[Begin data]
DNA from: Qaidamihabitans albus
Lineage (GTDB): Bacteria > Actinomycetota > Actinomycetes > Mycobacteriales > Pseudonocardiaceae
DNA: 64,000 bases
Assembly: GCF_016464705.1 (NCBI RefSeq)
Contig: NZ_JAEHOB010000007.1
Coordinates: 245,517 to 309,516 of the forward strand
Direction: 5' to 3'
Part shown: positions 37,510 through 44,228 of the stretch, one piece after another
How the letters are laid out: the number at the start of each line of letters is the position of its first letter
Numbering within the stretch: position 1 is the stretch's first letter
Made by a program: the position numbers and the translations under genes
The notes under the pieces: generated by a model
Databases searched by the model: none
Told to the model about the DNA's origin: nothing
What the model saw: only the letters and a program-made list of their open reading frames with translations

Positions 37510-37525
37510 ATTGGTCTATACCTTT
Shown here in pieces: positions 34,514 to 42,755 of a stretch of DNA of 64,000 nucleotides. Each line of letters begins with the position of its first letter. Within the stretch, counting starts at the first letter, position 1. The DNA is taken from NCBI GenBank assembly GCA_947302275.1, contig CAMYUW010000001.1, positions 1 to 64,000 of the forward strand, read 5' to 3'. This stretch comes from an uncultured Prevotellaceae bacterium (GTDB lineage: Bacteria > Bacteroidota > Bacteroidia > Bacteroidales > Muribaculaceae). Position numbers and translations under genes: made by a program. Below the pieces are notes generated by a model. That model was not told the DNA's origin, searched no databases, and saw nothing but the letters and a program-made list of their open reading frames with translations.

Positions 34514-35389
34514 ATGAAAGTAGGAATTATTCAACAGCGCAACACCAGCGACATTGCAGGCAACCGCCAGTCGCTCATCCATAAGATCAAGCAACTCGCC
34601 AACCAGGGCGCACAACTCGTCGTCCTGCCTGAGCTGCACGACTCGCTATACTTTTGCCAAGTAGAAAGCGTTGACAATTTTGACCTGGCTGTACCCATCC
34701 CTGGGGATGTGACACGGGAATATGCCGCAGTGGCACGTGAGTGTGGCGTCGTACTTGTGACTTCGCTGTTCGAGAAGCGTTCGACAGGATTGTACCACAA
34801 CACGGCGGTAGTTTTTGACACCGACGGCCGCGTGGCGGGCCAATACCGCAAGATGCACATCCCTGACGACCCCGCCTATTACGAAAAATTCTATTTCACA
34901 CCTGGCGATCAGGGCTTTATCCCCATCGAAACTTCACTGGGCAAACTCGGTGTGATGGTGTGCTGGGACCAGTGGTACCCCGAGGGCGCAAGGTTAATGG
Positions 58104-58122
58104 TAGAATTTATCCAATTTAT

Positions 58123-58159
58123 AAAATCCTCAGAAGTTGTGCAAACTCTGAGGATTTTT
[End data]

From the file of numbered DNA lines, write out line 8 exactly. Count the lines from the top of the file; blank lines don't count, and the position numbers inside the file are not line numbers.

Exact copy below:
Part shown: positions 37,510 through 44,228 of the stretch, one piece after another